PlayStation Network password-reset system compromised
[UPDATE] Multiple sources report Web-based method for creating new login info can be hacked with a user's e-mail and date of birth; Sony confirms "URL exploit."
Source: See below.
What we heard: Just five days after the PlayStation Network started coming back online, reports are surfacing of a new security flaw with the online systems. Based on an initial article on gaming blog Nyleveia.com that was reportedly confirmed by NeoGAF users and Eurogamer, hackers have discovered a new, simple exploit to change the PSN users' passwords.
The exploit is reportedly done via the Web pages Sony set up to facilitate the mandatory password changes required in the wake of the three-week PSN outage. All that is reportedly needed to perform the exploit is a PSN user's e-mail account and date of birth, which is among the data that was reportedly stolen from all 77 million PSN and Qriocity users last month. The exploit reportedly does not affect those trying to change their passwords on the PlayStation 3 or PSP, both of which can still access the PSN.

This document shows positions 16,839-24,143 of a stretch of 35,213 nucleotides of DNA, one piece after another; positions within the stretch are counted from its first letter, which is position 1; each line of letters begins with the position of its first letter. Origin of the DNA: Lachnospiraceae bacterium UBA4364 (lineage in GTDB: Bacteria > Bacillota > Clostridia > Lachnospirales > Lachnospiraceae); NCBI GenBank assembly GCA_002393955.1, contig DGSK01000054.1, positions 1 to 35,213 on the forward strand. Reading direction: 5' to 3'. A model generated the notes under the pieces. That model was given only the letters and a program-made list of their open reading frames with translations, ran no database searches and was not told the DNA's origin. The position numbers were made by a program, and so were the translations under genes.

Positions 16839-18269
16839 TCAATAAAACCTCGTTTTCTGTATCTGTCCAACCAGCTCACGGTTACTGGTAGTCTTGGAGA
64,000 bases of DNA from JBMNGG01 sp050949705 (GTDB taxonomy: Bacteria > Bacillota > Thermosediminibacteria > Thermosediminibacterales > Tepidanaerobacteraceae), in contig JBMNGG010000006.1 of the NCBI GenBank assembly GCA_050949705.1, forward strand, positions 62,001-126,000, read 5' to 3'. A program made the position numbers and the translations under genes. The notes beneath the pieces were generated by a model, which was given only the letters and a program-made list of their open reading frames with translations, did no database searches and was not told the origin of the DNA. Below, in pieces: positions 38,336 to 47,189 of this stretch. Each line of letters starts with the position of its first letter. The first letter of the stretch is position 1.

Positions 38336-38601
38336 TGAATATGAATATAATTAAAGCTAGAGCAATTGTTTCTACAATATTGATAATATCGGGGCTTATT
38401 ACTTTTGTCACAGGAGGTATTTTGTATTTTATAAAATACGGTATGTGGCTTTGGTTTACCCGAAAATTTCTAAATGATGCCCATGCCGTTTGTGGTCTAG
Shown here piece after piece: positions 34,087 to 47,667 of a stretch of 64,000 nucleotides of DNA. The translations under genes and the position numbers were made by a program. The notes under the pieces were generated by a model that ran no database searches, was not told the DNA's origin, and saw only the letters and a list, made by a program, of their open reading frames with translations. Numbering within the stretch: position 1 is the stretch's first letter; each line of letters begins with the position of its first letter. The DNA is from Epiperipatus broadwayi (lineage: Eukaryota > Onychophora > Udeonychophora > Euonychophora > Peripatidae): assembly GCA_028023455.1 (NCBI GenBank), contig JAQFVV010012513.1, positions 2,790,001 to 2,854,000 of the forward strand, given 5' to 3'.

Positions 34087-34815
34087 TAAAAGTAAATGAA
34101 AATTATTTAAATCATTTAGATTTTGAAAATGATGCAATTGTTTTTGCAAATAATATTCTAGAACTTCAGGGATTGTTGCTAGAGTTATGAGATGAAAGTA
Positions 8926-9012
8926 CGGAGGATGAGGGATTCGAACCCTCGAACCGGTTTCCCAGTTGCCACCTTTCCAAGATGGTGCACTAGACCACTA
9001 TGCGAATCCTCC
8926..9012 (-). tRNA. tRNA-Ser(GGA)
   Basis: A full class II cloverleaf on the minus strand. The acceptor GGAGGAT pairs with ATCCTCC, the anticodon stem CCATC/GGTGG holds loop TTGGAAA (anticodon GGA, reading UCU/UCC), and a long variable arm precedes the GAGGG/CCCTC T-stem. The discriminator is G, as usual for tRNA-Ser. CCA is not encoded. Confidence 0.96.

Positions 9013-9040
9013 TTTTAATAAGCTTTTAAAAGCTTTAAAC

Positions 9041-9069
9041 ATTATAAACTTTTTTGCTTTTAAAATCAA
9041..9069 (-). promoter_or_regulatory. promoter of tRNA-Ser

The official story: Though Sony Computer Entertainment America reps had not commented as of press time, a moderator on the European PlayStation.com forums offered the following information:
Please note that PSN sign in is currently unavailable for the following services:
Music Unlimited via the web client
All PlayStation game title websites
Unfortunately, this also means that those who are still trying to change their password via Playstation.com or Qriocity.com will be unable to do so for the time being. This is due to essential maintenance, and at present, it is unclear how long this will take.
In the meantime, you will still be able to sign into PSN via your PlayStation 3 and PSP devices to connect to game services and view Trophy/Friends information."
Meanwhile, Nyleveia.com has reportedly performed the exploit multiple times with multiple volunteers' PSN accounts. Several websites have also posted detailed instructions on how to perform the exploit, so this also looks not bogus.
[UPDATE] Later this morning, Sony Computer Entertainment America's senior director of corporate communications and social media Patrick Seybold confirmed the exploit--and that Sony was quickly working to fix it.
"We temporarily took down the PSN and Qriocity password reset page," said Seybold on the PlayStation Blog. "Contrary to some reports, there was no hack involved. In the process of resetting of passwords, there was a URL exploit that we have subsequently fixed."
He continued, "Consumers who haven't reset their passwords for PSN are still encouraged to do so directly on their PS3. Otherwise, they can continue to do so via the website as soon as we bring that site back up." Sony offered no timeline as to when the sites will return.